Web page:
Most in New York likely have a very clear idea of who is responsible for covering one injury expenses in most situations. In the case of a work-related injury, an employer’s workers’ compensation plan provider should cover it. When a car accident occurs, people rely on financial assistance from their auto insurance companies. Yet what about cases where both of the aforementioned conditions meet? There are many for whom driving is an integral part of their job. Who, then, provides coverage when a work-related car accident occurs.
The recent tragic death of a police officer in Rochester illustrates such a scenario. The man was driving his police vehicle in to work when it suddenly veered off the road and fell into a Ravine. First responders arrived on the scene to find him dead. Yet it was not the crash that killed him; investigators recovered a bullet casing from the driver’s side door of the vehicle and determined that the man had accidentally shot himself with his weapon while driving. His fiancee confirmed this when she said that he called her immediately after the gun went off telling her that he was going to the hospital. The bullet entered into the man’s thigh and reportedly hit an artery.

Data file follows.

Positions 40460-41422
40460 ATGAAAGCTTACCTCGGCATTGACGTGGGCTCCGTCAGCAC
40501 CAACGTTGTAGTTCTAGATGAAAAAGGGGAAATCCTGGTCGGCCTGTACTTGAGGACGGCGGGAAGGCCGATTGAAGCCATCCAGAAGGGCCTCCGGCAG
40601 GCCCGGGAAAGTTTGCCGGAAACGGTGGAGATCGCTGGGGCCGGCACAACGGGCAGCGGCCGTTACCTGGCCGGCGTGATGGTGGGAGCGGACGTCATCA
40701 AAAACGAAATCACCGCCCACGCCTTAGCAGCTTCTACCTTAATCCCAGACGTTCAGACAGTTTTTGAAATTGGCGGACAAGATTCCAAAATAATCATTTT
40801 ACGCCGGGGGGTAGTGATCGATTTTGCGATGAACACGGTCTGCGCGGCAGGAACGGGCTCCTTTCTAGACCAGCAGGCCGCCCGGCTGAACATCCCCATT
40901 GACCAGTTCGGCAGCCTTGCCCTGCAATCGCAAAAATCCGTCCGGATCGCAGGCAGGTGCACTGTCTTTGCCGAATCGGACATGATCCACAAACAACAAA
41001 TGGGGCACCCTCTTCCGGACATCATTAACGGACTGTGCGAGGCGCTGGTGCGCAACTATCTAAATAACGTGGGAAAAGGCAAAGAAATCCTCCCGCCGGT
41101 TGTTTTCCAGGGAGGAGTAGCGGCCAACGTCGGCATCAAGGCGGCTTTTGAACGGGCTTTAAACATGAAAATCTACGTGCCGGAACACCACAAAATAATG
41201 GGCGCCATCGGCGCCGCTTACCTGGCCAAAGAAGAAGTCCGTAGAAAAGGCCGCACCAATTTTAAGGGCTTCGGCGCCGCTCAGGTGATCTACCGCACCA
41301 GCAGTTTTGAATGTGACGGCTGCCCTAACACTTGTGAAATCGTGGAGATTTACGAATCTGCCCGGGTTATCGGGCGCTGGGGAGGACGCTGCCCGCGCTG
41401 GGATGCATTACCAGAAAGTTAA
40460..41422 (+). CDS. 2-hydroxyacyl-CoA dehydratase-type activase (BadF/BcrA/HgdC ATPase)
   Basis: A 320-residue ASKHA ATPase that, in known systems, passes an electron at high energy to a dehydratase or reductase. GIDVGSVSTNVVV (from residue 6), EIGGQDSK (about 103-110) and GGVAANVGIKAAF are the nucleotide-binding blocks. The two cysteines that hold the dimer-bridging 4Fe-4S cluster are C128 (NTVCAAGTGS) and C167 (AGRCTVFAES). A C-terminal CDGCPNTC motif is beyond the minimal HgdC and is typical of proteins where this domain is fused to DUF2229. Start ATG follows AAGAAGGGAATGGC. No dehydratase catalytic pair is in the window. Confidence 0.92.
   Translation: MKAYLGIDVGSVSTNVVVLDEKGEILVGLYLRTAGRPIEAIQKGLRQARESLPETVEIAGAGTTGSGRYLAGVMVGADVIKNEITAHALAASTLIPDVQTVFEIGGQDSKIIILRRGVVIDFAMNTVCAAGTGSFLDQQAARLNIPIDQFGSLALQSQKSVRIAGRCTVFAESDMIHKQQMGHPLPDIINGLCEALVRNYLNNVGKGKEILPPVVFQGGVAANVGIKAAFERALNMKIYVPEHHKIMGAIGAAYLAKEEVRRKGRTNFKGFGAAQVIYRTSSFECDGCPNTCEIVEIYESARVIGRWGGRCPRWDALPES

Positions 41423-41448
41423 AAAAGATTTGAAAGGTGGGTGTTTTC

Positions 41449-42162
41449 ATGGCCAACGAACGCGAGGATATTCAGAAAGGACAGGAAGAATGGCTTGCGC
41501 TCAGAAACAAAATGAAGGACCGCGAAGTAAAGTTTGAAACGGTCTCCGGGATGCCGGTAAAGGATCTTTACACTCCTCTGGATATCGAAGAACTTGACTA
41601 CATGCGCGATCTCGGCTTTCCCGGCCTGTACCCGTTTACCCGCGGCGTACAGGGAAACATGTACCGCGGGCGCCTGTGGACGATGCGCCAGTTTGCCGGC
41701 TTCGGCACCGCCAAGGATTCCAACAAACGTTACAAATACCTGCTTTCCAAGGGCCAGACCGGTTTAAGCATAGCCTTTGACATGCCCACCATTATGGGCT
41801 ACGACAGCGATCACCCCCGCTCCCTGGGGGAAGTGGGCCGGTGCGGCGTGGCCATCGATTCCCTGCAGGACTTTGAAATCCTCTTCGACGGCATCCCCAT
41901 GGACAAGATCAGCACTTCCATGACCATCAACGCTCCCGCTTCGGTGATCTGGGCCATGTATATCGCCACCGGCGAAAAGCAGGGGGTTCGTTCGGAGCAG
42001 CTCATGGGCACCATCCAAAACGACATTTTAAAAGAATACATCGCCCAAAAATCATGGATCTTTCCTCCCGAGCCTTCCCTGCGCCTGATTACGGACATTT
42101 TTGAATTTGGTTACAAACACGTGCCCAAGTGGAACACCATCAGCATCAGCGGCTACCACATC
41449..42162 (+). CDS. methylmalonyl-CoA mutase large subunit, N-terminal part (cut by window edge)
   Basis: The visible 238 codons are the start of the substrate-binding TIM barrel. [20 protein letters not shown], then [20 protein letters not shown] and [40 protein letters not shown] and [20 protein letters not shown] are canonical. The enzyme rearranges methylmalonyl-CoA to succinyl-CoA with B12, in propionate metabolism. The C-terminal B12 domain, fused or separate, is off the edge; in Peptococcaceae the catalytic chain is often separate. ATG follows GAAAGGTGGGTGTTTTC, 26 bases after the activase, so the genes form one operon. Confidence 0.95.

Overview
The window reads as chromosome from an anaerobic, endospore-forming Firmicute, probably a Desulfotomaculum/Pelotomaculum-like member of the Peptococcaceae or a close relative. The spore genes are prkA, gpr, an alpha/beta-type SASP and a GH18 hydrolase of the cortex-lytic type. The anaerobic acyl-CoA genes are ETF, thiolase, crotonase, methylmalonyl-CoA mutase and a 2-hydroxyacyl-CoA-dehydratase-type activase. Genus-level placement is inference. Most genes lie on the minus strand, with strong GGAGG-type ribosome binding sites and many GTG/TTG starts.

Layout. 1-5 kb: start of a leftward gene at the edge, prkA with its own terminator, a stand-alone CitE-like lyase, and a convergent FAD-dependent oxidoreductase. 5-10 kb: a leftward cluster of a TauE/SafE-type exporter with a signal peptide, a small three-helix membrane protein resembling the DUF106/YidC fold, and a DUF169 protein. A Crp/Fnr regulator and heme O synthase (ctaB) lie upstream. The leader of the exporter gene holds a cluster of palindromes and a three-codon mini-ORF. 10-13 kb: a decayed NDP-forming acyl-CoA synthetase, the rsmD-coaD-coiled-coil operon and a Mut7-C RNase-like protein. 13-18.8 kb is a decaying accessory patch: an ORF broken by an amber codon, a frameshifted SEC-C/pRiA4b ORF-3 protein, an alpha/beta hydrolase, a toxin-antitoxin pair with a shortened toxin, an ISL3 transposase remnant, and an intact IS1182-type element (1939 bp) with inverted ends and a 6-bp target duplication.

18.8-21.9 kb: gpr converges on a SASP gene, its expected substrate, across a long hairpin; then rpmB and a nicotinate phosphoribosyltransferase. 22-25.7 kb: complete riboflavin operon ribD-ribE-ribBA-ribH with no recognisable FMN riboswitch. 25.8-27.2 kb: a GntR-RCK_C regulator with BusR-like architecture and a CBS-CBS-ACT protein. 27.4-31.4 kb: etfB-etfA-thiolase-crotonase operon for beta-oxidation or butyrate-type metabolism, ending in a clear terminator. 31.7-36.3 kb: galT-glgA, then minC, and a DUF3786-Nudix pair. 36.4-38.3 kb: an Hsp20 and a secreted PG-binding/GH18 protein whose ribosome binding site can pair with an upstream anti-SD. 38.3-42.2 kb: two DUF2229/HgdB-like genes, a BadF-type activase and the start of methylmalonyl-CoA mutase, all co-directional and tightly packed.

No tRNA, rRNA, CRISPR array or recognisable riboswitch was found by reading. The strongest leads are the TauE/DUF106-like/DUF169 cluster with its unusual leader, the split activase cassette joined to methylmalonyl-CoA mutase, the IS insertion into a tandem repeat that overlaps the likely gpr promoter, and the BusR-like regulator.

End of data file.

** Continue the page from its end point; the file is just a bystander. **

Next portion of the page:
In a case such as this, an argument may be made that workers’ compensation should offer death benefits to beneficiaries. Yet it might also be argued that in cases where a driver was driving to work (and thus not yet on the clock) should instead be covered by one’s auto insurance. Whatever the case may be, accident victims may not have the time to wait for such disputes to be settled. Those facing such a conundrum may instead want to seek the assistance of an experienced personal injury attorney.